I’ve seen this quote all over the internet attributed to Machiavelli. It pops up about five times a day in Twitter, shows up on all the major quote aggregators, and has made its way into not a few blog posts and articles. Theres only one problem. Machiavelli never wrote it.
When I first read the quote attributed to Machiavelli, it set off alarm bells. I couldn’t remember reading it for one thing, but Machiavelli left behind a large body of written work: his political treatises, The Art of War, his plays, letters and dispatches, so it’s possible I missed it. But a search of Machiavelli’s complete works reveals nothing. And what really made me pause was that it just didn’t sound like Machiavelli. When would he have written such a thing? Not when he was working in government, because at that point he was part of the status quo, and certainly not after his exile, because then he was desperate to get back in the good graces of the status quo. That and an inflammatory statement like that was the sort of thing that could get a man thrown in a cell, especially a man like Machiavelli who was viewed with suspicion in the first place. There was no First Amendment in Renaissance Florence.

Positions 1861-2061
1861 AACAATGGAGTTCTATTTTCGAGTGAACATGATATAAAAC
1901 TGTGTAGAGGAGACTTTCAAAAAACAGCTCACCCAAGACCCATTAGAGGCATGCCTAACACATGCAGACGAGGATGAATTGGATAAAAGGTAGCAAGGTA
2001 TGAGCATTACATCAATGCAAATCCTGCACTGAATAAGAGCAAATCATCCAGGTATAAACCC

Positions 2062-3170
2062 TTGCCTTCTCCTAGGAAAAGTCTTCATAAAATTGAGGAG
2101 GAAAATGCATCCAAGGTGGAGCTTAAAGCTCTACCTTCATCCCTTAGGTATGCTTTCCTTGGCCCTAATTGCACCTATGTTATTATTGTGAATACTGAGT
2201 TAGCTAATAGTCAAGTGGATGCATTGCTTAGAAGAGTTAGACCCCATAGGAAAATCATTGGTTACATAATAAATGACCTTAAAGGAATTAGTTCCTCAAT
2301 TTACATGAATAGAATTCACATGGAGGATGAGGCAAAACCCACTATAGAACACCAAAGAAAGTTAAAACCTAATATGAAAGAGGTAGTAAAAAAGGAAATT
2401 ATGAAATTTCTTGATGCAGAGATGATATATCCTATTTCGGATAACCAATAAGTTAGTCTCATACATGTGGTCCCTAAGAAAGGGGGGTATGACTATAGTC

So who said it?
Newt Gingrich, it turns out.
The origin of the quote, as near as I can tell, is this 1991 article from the LA Times.
Gingrich has dismissed the House as a “corrupt institution,” its Democratic leadership as “sick” and its last three Speakers as “a trio of muggers.” “A tin-horn Joe McCarthy,” harrumphs Democratic Rep. David R. Obey of Wisconsin. “He’ll stab you in the back in a New York second,” states Alexander.